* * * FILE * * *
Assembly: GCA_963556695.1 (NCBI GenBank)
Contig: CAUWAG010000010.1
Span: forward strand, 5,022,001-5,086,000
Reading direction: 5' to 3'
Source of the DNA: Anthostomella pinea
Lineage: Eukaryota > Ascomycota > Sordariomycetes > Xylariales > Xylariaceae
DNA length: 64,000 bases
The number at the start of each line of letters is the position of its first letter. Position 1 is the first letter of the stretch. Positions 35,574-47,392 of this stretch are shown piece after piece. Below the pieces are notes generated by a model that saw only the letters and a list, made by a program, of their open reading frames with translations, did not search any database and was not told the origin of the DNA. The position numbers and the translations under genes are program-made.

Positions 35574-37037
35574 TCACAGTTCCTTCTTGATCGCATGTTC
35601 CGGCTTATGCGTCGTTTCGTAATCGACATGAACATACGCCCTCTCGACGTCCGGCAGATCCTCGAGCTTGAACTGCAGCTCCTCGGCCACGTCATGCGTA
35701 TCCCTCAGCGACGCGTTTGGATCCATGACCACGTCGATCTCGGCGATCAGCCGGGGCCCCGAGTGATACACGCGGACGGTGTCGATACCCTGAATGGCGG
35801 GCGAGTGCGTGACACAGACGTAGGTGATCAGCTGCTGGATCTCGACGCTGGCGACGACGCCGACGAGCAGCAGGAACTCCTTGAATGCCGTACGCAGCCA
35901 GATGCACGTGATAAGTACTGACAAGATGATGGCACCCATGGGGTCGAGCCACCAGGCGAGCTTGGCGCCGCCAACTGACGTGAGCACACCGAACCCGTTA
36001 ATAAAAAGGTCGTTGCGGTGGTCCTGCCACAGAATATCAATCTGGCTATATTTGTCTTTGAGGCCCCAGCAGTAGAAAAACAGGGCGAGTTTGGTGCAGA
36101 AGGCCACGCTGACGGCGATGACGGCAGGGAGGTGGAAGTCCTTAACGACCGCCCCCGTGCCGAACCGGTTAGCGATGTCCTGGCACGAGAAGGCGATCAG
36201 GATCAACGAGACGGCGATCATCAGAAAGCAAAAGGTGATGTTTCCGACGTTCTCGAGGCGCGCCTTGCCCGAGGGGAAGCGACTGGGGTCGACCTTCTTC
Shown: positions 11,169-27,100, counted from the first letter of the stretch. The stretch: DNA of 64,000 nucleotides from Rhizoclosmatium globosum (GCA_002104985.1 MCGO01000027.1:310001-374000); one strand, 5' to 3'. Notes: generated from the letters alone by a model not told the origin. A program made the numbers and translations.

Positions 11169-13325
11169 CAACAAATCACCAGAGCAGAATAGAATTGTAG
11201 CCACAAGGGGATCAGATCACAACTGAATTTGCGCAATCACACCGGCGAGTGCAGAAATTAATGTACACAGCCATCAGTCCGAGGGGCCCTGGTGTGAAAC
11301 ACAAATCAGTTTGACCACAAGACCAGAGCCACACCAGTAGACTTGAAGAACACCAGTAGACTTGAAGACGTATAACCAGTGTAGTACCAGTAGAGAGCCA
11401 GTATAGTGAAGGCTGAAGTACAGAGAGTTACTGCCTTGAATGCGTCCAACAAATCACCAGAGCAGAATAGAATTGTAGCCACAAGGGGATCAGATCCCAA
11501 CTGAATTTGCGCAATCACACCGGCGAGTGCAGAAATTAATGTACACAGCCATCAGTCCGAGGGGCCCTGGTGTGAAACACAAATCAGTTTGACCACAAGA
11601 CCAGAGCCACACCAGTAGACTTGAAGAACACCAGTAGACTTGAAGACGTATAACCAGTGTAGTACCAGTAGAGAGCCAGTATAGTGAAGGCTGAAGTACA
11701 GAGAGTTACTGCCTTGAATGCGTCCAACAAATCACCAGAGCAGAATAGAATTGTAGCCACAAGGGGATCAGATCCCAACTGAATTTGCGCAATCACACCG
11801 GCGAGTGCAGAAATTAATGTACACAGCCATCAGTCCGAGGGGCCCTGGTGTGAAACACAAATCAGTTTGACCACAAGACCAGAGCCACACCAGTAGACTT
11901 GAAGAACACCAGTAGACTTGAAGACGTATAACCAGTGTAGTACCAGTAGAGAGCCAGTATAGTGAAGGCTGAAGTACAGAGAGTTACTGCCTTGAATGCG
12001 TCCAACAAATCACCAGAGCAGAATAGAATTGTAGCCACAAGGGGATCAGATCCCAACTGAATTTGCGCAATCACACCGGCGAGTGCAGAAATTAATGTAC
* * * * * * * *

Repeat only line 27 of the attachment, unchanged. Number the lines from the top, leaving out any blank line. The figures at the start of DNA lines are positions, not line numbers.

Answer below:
11801 GCGAGTGCAGAAATTAATGTACACAGCCATCAGTCCGAGGGGCCCTGGTGTGAAACACAAATCAGTTTGACCACAAGACCAGAGCCACACCAGTAGACTT